Benefits Buzz

Grandparent Health Plan Status

Posted on March 18th, 2016

We can categorize health insurance plans in a number of different ways. There are fully-insured and self-insured plans, HMOs and PPOs, high deductibles and low deductibles, and metallic tiers (bronze, silver, gold and platinum) which are used in some market segments. There’s also one other way to categorize health insurance plans, and that’s by their “grandparent” status. The grandparent status determines which Affordable Care Act (ACA) rules a health insurance plan must comply with.
Grandfathered Plans 
Grandfathered plans are health plans that were in existence on or before March 23, 2010 (the date the ACA became law), and haven’t been changed in ways that substantially cut benefits or increase costs since that time. Grandfathered plans are exempt from most ACA requirements.
Grandmothered Plans (a.k.a. Transitional Plans)
Grandmothered plans are health plans that were purchased after March 23, 2010 and before January 1, 2014. These plans must comply with some of the ACA requirements, but not all of them. For example, grandmothered plans must cover in-network preventive care at 100%, but they do not have to cover all 10 of the essential health benefits.  
Grandmothered plans were supposed to be phased out in 2014 when the ACA is said to have been fully implemented. However, the Centers for Medicare and Medicaid Services (CMS) continues to allow extensions for these plans. In their most recent announcement issued on February 29, 2016, CMS has indicated grandmothered plans can be renewed in the individual and small group markets for policy years on or before October 1, 2017, but any grandmothered plan that is renewed must not extend beyond December 31, 2017. That means grandmothered plans are expected to be fully eliminated by 2018.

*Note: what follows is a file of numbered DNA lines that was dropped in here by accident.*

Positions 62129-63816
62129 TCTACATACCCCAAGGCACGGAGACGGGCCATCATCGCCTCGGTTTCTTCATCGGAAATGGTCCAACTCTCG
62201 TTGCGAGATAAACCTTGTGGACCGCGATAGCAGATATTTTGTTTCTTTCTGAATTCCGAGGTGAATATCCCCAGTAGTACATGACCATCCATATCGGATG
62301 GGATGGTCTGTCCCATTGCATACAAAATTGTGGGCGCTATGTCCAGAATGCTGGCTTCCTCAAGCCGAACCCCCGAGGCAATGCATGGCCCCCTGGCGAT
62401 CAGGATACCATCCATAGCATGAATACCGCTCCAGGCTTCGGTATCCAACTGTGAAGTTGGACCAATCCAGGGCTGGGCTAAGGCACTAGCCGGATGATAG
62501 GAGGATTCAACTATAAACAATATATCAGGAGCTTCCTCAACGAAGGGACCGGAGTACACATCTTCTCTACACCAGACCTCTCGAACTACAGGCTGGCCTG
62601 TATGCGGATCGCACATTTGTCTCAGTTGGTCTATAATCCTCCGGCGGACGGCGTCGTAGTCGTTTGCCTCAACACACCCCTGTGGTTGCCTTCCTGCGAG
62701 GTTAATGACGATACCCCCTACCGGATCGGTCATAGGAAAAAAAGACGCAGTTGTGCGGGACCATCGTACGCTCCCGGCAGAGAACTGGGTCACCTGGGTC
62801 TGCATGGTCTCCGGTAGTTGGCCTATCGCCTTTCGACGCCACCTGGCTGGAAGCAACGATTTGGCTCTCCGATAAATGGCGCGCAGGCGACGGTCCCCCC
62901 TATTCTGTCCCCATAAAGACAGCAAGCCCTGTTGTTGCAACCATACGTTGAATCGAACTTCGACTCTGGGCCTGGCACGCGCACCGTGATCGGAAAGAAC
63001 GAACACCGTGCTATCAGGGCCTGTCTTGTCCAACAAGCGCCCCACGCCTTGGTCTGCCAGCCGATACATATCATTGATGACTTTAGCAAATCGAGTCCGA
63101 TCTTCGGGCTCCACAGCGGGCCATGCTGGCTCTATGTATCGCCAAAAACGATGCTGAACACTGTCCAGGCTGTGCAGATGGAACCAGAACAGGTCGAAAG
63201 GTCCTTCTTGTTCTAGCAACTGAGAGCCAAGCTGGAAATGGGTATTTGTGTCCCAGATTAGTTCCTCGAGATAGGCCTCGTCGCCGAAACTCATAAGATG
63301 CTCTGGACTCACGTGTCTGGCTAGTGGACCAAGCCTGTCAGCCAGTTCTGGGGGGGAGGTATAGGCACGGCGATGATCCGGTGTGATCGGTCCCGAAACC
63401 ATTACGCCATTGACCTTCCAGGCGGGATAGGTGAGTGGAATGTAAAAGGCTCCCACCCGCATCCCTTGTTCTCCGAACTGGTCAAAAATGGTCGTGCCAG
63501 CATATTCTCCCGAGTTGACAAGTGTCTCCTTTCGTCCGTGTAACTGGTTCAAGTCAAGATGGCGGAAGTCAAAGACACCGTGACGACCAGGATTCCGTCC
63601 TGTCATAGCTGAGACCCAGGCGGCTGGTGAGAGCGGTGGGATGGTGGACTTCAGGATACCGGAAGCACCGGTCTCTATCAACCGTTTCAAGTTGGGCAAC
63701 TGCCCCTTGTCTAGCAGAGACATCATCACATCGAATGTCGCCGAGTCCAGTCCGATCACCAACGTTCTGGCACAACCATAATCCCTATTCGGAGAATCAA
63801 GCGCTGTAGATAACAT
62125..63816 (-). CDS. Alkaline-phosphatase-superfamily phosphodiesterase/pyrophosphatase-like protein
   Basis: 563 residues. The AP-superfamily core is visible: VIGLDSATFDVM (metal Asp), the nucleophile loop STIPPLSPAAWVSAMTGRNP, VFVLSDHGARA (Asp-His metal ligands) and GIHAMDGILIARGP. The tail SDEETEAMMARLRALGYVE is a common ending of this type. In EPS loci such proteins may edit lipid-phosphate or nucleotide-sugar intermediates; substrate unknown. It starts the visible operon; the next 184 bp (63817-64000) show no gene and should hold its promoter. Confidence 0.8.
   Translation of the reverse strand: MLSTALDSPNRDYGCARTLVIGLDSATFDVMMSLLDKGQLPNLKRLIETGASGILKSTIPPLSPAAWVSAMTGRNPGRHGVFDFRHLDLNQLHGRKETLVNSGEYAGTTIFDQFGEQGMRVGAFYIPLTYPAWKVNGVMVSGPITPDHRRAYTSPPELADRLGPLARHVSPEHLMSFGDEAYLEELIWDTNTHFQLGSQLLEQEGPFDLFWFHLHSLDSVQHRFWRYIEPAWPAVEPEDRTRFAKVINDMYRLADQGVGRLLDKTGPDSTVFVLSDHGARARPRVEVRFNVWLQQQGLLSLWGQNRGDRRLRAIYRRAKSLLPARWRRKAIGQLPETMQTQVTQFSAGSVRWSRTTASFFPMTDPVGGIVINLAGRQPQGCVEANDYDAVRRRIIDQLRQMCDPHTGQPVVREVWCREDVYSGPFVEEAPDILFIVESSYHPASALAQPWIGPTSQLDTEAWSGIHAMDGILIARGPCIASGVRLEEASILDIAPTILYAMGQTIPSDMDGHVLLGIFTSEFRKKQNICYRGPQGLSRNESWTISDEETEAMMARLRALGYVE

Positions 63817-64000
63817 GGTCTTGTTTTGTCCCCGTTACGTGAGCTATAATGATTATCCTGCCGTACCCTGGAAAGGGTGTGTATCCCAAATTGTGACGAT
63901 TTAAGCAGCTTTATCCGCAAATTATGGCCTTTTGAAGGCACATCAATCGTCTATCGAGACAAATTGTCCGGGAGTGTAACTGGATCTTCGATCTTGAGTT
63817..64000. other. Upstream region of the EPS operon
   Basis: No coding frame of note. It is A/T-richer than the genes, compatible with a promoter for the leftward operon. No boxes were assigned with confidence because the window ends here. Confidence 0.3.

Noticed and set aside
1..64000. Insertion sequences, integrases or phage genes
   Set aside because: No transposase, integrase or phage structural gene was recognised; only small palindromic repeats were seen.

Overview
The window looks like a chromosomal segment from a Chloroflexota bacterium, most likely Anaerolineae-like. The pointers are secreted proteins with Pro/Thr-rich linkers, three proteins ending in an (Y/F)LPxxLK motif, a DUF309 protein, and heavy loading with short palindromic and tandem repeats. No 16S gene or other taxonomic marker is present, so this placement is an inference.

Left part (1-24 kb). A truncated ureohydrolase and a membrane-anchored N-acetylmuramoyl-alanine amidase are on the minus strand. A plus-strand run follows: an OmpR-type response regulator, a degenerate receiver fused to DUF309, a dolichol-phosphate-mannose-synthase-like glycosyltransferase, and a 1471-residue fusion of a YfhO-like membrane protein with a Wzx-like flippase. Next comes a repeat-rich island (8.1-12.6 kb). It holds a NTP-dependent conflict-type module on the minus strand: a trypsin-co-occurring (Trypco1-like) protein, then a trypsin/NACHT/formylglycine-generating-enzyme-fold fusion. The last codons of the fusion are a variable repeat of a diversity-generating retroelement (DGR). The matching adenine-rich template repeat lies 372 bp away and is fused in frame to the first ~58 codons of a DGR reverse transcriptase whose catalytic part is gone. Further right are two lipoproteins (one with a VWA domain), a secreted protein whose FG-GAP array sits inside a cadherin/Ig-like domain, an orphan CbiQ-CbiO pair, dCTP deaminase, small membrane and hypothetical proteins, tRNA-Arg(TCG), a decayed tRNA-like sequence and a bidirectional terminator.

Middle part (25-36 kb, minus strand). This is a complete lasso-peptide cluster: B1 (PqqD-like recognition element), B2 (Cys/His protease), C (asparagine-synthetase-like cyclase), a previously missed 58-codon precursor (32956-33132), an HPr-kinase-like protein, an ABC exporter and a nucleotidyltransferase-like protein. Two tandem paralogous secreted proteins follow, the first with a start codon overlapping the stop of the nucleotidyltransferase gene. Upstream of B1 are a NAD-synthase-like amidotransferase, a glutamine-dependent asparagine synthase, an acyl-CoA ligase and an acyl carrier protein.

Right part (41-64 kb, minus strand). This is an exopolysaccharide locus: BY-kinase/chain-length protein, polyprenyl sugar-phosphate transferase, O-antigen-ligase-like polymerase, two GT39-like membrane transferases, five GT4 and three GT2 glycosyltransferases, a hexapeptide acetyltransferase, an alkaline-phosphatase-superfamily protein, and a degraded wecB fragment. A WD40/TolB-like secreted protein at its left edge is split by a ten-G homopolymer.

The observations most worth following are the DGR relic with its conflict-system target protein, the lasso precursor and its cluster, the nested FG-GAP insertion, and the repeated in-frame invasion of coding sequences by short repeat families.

The latest announcement is not a requirement, but rather it’s an option for states to adopt. Even if states choose to adopt this option, it is then up to each health insurance company to decide if they will continue to renew grandmothered plans for the maximum time allowed by CMS. We are currently in a “wait and see” mode in most states until further guidance is issued.
Non-Grandfathered Plans
Non-grandfathered plans are those health plans that were issued or purchased on or after January 1, 2014. These plans generally must comply with all of the ACA requirements.
Barring any further extensions to grandmothered plans, there should just be grandfathered and non-grandfathered plans in existence by 2018. There will also be fewer and fewer grandfathered plans that are in existence over time. That’s due to the fact that employers and health insurance issuers can’t make very many changes to a grandfathered plan without that plan losing its grandfathered status. For example, increasing a copay charged under the plan by more than $5 could result in a loss of grandfathered status, thus making the plan subject to all of the ACA rules. At some point down the road maintaining a grandfathered plan will likely become too expensive, leaving only non-grandfathered plans to remain.    
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The materials contained within this communication are provided for informational purposes only and do not constitute legal or tax advice. 

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